TOKYO (Reuters) – Crude prices fell on Thursday after official data showed a big increase in U.S. gasoline stocks, sparking concerns about demand weakening in the world’s biggest oil consumer as crude supplies around the world rise.
Brent crude fell 51 cents, or 0.8%, to $62.65 a barrel by 0648 GMT. U.S. oil fell 53 cents, or 0.9%, to $59.24 a barrel.
While crude oil stocks in the United States fell more than forecast by analysts, gasoline inventories jumped sharply, also against expectations, the U.S. Department of Energy said on Wednesday.
Oil inventories dropped by 3.5 million barrels last week to nearly 502 million barrels, and gasoline stocks increased by 4 million barrels, against expectations of a decline, to just over 230 million barrels, as refiners ramped up production before the summer driving season.
“Refiners may want to pull back on the run rate a bit to keep gasoline storage from challenging the all-time record,” said Bob Yawger, director of energy futures at Mizuho Securities.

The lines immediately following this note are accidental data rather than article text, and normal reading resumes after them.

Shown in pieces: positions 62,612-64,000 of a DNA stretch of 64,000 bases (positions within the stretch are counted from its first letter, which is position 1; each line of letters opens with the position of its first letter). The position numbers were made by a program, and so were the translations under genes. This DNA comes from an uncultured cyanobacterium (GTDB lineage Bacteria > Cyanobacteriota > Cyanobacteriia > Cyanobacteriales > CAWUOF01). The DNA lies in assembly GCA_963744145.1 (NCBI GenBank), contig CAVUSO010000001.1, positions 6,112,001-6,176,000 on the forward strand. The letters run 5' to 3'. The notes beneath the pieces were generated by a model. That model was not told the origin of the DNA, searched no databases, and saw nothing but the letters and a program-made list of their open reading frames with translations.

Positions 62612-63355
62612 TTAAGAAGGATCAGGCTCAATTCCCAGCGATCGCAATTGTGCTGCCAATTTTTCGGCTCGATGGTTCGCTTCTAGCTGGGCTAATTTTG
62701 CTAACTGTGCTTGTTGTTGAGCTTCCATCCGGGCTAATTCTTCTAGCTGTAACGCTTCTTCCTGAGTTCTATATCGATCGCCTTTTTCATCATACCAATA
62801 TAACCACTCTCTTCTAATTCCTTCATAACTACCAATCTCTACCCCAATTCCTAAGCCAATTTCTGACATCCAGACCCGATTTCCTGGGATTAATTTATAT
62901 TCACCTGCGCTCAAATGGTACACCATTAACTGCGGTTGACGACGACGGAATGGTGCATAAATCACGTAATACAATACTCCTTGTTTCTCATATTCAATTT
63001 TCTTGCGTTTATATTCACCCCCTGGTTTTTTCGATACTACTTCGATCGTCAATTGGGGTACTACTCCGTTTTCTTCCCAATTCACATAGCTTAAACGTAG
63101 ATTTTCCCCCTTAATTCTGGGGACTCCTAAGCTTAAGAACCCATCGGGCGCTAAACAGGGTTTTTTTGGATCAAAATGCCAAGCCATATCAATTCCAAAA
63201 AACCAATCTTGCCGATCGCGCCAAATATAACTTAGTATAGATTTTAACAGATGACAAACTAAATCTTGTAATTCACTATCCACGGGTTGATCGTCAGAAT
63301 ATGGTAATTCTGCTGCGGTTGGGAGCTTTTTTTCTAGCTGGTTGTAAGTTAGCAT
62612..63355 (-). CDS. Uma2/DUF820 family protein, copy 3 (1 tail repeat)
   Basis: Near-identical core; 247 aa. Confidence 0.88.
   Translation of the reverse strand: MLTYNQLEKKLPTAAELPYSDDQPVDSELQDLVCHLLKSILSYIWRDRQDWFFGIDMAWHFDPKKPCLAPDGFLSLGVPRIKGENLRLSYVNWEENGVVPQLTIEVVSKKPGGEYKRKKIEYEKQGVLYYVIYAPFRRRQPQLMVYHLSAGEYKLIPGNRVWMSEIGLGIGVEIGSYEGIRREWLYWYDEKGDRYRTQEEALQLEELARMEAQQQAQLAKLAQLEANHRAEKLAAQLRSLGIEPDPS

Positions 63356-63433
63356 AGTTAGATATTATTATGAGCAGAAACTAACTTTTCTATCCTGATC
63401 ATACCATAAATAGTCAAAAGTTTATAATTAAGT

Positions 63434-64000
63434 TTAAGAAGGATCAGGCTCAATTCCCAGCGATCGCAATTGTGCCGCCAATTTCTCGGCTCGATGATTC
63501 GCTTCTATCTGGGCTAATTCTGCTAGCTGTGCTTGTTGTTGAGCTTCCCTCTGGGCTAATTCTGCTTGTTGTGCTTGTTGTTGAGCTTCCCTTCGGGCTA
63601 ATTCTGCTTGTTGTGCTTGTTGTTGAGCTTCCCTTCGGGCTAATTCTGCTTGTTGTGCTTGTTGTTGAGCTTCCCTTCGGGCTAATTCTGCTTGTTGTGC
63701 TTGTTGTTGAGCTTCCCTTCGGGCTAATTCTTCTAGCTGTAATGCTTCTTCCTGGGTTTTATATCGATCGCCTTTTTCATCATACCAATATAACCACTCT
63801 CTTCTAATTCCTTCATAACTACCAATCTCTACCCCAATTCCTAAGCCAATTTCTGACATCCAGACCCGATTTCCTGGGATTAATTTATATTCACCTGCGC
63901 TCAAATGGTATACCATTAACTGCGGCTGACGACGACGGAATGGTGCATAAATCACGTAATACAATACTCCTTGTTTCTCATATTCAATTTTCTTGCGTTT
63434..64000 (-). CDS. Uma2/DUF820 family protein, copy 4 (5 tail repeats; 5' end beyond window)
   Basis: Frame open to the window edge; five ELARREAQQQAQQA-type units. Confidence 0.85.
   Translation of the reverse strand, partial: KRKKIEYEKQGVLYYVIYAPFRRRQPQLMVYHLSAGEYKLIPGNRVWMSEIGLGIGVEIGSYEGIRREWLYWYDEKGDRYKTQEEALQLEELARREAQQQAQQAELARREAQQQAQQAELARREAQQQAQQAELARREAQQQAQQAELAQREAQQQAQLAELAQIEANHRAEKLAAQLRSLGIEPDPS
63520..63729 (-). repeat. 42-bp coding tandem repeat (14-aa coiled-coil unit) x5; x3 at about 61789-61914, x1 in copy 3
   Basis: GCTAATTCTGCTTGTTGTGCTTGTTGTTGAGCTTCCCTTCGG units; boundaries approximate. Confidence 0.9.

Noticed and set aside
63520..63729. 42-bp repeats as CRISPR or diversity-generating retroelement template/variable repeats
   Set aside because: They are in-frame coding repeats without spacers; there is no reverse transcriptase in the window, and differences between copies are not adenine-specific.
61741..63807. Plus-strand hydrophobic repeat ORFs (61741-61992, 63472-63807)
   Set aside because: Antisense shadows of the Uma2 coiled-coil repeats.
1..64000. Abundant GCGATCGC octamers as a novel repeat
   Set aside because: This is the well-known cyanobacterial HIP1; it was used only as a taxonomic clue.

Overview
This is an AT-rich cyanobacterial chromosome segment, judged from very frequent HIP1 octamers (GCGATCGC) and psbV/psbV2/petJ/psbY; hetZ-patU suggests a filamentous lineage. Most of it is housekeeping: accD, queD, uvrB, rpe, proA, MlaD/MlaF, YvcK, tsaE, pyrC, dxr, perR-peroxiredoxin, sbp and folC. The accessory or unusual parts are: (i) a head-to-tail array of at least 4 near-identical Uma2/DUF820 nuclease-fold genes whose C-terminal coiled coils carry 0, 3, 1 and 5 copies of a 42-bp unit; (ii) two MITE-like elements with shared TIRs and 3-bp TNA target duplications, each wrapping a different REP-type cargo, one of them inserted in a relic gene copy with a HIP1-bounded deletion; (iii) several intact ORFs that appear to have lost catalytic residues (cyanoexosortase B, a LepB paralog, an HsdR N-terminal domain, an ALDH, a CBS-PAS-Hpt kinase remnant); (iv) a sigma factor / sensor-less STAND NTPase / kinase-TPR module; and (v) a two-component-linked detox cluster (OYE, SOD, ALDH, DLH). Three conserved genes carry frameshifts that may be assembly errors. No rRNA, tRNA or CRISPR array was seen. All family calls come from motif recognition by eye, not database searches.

At the same time, supply is rising across the world with Russian output increasing from average March levels in the first few days of April, traders said.
Iran may see some sanctions lifted and add to global supplies, with the United States and other powers holding talks on reviving a nuclear deal that almost stopped Iranian oil from coming to market.
Still, the International Monetary Fund said earlier this week the massive public spending deployed to combat the COVID-19 pandemic may increase global growth to 6% this year, a rate not achieved since the 1970s.
Higher economic growth would boost demand for oil and its products, helping to reduce stockpiles.
“A more positive macro backdrop is also likely to attract further investor interest in the sector,” ANZ Research said in a note, reiterating its view that Brent crude will reach $75 a barrel in the third quarter.